“The relationships you form during an internship have the potential to influence your entire career. Being intentional and proactive with your network could mean having possible references that will speak on your behalf in the future,” says Melissa Berndt, Partner of Shared Services and General Counsel. “And the connections you already have can help begin that process.” Outside of professionals in your desired industry, peers, professors, and other mutual connections to the company all count toward your network. In most cases, if you have a relevant network connection, it’s best to mention it in the introductory paragraph. Assume that any person you mention will be contacted as a reference. Include the nature of your relationship and the specific recommendation, if any.
One sentence is enough:
I learned of ABC Firm’s internship opportunity through Professor Hamilton, who thought it would be a good fit.
My mentor, Jamal Jones, has worked with Smith Financial Firm for years and recommended that I seek an internship this summer.
An old family friend, Tim Patel, is a long-time client of the firm; he brought the Smith Financial Firm to my attention.
Be sure to include why you’re applying and why you see yourself as a great candidate. Outside of a recommendation or referral, why are you applying? What are you hoping to learn? Many internships are built around technical training, but sharing your goals and skills can help hiring managers set you up for success.
Know What the Firm Wants
All accounting firms—from the Big Four to a smaller firm—value similar qualities in an intern. “Interns with a strong work ethic and a positive attitude who are interested in continually learning and improving are going to get more out of their internship experience and provide true value to the firm,” says Hayley Dolfay, HR Specialist. “Investing in people who are coachable and willing to work is crucial to our business at Aldrich. Our ideal intern, at their core, is enjoyable to work with and contributes positively to our company culture.”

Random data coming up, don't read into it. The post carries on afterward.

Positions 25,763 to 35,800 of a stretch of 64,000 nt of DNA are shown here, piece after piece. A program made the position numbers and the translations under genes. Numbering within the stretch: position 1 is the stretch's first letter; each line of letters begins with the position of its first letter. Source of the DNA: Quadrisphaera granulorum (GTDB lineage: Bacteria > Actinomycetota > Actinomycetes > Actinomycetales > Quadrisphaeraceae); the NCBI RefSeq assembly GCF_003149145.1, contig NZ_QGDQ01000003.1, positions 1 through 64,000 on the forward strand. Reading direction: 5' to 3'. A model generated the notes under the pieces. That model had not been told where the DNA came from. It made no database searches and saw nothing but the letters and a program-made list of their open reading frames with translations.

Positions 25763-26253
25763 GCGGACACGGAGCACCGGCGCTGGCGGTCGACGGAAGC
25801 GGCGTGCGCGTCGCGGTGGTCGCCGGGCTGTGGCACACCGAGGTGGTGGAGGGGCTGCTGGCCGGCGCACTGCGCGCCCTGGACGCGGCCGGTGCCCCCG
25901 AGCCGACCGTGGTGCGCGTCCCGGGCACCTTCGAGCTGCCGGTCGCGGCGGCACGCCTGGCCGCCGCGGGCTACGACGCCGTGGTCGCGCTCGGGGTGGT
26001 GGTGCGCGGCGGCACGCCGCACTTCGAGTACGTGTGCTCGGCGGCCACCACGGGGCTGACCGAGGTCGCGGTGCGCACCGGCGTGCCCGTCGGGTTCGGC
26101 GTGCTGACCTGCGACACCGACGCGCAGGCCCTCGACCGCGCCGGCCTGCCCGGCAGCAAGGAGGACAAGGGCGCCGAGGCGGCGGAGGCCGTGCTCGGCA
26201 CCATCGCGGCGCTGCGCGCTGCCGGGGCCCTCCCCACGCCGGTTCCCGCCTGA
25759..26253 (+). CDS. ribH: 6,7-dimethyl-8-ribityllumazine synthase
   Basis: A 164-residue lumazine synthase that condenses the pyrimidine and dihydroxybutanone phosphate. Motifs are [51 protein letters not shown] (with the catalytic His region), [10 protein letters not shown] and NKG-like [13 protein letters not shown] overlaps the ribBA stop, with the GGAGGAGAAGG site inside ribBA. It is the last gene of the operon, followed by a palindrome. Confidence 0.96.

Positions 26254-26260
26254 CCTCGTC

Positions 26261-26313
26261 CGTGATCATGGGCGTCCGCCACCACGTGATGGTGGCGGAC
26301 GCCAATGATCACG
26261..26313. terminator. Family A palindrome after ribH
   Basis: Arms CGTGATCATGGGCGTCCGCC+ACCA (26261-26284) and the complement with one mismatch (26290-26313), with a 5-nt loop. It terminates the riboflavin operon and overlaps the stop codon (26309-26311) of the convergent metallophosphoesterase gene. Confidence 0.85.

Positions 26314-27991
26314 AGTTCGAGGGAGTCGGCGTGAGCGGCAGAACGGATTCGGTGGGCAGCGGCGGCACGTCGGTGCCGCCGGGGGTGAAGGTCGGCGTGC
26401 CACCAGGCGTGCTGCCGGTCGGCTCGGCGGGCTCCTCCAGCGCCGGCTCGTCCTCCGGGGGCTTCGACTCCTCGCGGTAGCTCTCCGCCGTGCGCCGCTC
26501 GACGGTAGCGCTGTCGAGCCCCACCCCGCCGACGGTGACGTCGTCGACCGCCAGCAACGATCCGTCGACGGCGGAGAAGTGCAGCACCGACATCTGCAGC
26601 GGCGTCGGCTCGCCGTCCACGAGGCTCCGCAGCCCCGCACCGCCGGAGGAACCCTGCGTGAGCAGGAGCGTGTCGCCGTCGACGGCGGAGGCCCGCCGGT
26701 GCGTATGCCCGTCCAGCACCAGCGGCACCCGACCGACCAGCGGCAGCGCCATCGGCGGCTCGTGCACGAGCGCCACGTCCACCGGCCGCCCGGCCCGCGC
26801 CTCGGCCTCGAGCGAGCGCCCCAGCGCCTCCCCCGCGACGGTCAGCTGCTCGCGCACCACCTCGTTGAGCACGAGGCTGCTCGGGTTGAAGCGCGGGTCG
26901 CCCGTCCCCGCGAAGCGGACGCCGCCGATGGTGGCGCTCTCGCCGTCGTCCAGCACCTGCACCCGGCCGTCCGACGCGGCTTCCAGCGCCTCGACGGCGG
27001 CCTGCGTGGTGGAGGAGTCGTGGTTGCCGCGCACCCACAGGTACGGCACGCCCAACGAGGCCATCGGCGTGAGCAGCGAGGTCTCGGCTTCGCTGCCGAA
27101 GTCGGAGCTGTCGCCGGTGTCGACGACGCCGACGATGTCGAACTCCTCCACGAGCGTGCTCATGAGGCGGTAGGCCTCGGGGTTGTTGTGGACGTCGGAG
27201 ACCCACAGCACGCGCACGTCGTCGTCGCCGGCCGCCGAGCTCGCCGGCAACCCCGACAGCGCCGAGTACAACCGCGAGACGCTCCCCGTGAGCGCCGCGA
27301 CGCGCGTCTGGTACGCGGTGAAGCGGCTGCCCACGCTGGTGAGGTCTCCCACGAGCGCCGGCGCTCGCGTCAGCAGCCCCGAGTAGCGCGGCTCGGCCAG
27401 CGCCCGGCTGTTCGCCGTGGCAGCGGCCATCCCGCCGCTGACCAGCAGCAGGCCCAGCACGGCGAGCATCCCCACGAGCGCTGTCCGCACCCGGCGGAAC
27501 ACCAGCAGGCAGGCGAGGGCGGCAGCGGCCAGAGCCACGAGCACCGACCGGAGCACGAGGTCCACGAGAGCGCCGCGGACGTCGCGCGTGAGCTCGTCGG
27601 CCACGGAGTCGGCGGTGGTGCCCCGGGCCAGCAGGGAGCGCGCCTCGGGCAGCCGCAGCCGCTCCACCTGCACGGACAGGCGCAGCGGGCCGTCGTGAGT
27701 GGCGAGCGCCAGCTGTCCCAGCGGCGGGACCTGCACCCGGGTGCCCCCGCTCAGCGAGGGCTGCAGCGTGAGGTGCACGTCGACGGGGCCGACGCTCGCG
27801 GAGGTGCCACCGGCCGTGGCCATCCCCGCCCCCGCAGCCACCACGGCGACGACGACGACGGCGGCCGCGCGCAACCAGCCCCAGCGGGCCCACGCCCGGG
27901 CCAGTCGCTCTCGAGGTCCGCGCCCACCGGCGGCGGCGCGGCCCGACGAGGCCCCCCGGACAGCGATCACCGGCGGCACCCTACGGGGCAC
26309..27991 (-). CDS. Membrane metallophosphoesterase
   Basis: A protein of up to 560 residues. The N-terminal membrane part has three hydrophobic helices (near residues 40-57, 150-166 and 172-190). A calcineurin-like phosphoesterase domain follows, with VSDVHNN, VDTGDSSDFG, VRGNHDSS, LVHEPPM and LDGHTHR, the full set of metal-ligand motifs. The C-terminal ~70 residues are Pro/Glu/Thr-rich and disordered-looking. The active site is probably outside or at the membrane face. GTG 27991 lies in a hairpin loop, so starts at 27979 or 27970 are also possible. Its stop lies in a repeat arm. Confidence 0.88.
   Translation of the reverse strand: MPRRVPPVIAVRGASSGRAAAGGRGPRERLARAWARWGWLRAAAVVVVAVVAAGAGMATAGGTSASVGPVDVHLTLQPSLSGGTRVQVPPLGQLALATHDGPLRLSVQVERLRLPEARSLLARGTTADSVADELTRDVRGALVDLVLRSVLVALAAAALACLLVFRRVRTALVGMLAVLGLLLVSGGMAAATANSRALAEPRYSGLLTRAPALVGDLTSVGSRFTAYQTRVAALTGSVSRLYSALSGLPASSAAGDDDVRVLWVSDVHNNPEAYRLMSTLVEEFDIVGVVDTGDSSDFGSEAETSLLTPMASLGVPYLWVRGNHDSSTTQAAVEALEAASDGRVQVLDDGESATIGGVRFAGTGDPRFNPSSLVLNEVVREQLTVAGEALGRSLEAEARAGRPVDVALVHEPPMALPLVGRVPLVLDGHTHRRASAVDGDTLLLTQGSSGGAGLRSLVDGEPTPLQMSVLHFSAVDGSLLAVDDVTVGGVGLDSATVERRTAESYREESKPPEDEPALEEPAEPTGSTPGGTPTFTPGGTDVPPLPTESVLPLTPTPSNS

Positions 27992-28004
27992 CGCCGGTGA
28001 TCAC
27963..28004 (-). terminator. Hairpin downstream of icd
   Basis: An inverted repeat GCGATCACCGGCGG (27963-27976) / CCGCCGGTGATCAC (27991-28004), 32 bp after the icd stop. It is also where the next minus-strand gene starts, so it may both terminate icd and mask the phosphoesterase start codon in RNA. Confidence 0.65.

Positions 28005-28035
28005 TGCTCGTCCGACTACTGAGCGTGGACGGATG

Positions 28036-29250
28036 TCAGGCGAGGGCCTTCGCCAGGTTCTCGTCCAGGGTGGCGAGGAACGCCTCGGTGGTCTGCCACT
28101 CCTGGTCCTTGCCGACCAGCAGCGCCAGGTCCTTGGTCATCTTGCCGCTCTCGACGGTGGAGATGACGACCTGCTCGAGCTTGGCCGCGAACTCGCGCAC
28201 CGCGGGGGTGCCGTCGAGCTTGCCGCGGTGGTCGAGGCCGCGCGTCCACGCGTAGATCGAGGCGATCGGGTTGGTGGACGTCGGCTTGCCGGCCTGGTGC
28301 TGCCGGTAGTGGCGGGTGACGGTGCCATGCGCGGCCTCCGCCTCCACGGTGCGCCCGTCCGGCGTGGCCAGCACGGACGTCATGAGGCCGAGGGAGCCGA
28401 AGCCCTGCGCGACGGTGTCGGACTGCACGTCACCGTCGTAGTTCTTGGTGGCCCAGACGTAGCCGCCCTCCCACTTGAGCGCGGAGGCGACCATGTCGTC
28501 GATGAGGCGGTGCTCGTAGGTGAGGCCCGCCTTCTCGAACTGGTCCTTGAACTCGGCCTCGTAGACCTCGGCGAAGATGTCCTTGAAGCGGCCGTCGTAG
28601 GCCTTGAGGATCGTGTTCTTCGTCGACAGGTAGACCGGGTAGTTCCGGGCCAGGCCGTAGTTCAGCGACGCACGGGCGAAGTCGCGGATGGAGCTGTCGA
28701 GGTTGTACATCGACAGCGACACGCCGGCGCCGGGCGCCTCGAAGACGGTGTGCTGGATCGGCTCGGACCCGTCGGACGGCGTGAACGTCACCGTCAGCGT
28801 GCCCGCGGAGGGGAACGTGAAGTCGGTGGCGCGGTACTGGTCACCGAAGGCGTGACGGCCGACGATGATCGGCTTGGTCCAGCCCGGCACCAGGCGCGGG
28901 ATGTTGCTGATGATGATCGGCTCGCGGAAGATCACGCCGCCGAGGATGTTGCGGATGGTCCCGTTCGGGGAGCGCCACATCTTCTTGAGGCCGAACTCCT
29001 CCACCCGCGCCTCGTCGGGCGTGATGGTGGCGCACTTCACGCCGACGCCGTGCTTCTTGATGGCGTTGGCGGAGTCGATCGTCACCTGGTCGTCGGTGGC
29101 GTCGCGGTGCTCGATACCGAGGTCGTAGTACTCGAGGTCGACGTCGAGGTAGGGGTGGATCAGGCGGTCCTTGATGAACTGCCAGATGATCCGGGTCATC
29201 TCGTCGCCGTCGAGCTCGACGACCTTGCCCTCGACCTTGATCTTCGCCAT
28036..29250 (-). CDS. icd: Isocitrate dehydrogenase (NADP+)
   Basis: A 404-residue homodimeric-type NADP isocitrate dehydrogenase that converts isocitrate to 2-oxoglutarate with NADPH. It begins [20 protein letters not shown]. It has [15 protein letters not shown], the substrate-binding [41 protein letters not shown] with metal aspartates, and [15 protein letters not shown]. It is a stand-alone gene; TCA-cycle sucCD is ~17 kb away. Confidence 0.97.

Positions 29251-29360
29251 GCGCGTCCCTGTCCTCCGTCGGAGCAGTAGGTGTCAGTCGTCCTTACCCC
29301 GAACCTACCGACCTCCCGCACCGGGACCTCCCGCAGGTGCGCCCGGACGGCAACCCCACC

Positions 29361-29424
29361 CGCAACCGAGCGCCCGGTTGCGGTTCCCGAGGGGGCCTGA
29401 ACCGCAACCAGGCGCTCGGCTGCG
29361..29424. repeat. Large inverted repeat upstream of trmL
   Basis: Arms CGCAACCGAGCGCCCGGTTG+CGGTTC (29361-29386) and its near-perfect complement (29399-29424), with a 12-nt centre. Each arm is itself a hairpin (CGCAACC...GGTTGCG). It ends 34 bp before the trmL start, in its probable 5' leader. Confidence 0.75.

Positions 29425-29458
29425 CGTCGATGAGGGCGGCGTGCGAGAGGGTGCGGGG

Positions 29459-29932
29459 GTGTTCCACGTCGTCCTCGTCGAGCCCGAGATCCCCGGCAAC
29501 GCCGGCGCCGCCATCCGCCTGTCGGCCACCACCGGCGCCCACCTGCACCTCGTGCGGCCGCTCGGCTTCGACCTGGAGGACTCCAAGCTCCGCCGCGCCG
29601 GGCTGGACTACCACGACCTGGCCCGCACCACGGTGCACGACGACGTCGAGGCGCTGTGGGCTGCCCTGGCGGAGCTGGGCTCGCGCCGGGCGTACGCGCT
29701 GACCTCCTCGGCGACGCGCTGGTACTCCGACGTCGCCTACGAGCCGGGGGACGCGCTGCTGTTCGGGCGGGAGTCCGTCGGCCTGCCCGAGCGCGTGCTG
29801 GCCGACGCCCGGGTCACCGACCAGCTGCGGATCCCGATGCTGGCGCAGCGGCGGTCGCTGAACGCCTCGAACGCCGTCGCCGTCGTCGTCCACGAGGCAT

In your cover letter, you can show both your baseline qualifications and your long-term interest in working with the firm.
Ask yourself these questions:
- Why did you apply for the position?
- What are you looking for in a new role?
- Why do you want to work at this company?
- How does your prior experience fit the role?
This is your chance to explain why you are the best match for the internship position. Highlight the experiences you have that best match what is listed in the internship description.
If you want to stand out, however, don’t stop there. Research the firm and the internship program. Discover the skills and specializations most important for the position. Then, share a particular combination of information: qualifications enabling you to excel and specific achievements making you an even more valuable contributor.
Close with Confidence
Finally, close the letter with a confident appeal. You’ve told a story and demonstrated your qualifications, both general and specific. Use the closing to make a good final impression:
Reiterate your interest: A summer internship with ABC Firm is the perfect way to prepare myself for an ongoing role in the future.
Highlight an experience on your resumé: My experience as a bookkeeping assistant will allow me to be productive without delay.
Or wrap things up with a reference to your opening story: My grandfather would certainly be impressed with an internship at such a prestigious firm.
Then end with a call to action neatly packaged in appreciation, such as “I look forward to hearing from you,” or “I am eager to learn more about how I can best contribute to the firm’s continued success.”
The time and effort needed to write a powerful cover letter are substantial. However, the right internship could be a pivotal stepping stone for your career. Putting the time and energy into a cover letter is an investment in your future and could result in a meaningful job that aligns with your skills and passions.